MELBOURNE, FLA.—Florida Institute of Technology astronomer Hakeem M. Oluseyi proposed an extreme astronomy lesson. His proposal, to take two graduate students to the Cook Islands in the South Pacific Ocean to scientifically observe and photograph a rare total eclipse of the sun on July 11, 2010, was accepted by NASA. It was also funded at more than $40,000 by NASA’s Marshall Space Flight Center.
Oluseyi, with students Brice Orange and David Chesny, flew almost 10,000 miles for the best view from the southernmost island of Mangaia. Here, the totality of the eclipse could be seen in the narrow path across the surface of the Earth for an expected three minutes, 18 seconds. A partial eclipse was visible over a region in the Southern hemisphere thousands of miles wide.
Oluseyi has hopes of achieving several objectives. He said, “We look forward to presenting the scientific and image results from this project to the professional community and the public. Our goals are to advance knowledge, educate and inspire the public, and to train and motivate a new generation of scientific researchers.”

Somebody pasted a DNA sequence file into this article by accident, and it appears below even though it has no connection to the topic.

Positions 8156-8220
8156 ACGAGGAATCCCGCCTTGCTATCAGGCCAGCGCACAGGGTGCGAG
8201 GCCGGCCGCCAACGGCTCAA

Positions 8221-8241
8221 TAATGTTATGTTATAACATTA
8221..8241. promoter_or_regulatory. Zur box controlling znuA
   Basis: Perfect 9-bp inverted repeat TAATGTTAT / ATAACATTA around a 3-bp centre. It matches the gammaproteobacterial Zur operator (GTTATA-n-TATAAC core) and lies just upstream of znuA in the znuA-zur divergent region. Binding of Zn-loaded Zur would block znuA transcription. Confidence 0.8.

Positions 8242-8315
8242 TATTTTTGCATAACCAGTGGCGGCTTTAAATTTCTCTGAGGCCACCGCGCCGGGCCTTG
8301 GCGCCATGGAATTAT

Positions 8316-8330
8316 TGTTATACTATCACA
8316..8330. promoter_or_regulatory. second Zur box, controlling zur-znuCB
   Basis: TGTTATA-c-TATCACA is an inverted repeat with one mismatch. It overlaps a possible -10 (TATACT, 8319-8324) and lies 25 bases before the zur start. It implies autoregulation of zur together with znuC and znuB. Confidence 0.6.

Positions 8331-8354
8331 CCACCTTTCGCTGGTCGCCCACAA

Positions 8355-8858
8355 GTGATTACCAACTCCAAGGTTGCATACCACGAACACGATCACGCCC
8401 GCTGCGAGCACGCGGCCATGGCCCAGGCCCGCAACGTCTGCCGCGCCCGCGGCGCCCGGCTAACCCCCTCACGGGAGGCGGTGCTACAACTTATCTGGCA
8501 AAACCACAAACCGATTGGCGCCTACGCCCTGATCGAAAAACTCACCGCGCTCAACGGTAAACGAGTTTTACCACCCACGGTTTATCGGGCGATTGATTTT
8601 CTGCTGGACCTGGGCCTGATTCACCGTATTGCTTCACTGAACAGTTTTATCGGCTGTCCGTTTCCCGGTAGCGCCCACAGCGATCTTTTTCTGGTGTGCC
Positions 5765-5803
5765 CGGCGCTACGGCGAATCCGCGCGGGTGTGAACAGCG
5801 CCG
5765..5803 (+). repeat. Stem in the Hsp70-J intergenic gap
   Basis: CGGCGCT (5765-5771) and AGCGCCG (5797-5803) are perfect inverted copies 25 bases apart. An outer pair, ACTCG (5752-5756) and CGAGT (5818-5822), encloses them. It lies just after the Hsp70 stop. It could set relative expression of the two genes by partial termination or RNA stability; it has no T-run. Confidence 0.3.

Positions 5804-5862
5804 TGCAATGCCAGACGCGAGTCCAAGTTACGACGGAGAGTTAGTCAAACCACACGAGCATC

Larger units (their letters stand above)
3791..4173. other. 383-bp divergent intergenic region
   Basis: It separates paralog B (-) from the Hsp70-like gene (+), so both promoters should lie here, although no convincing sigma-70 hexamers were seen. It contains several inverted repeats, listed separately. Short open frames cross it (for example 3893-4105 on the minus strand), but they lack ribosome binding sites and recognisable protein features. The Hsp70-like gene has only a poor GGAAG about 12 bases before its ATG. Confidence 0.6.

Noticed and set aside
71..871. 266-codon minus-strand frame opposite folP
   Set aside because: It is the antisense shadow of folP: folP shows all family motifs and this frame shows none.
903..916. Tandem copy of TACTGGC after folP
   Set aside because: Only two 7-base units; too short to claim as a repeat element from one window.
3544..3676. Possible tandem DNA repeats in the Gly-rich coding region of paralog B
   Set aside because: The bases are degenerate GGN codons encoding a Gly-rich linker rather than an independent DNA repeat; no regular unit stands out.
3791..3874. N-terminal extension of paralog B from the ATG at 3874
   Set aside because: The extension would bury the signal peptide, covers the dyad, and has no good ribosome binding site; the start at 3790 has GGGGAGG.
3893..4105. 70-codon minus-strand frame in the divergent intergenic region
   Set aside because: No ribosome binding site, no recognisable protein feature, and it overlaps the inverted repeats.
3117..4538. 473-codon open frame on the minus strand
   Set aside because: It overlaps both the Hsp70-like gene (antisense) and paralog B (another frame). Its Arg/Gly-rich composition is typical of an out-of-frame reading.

The team obtained data about the solar corona, with a focus on two specific solar features: solar plumes and coronal cavities. Plumes appear around the polar regions of the sun and may be sources of fast solar wind. Coronal cavities are often the site of solar eruptions. The researchers hope to learn more about the varying flux of the sun’s ultraviolet, x-ray and particle emissions.
Results from this work will be reported at a meeting of the American Astronomical Society and/or International Astronomical Union and prepared for publication in refereed scientific literature.
With Oluseyi on the project is Alphonse C. Sterling, a research scientist in the Solar Physics Division of NASA’s Marshall Space Flight Center in Huntsville, Ala.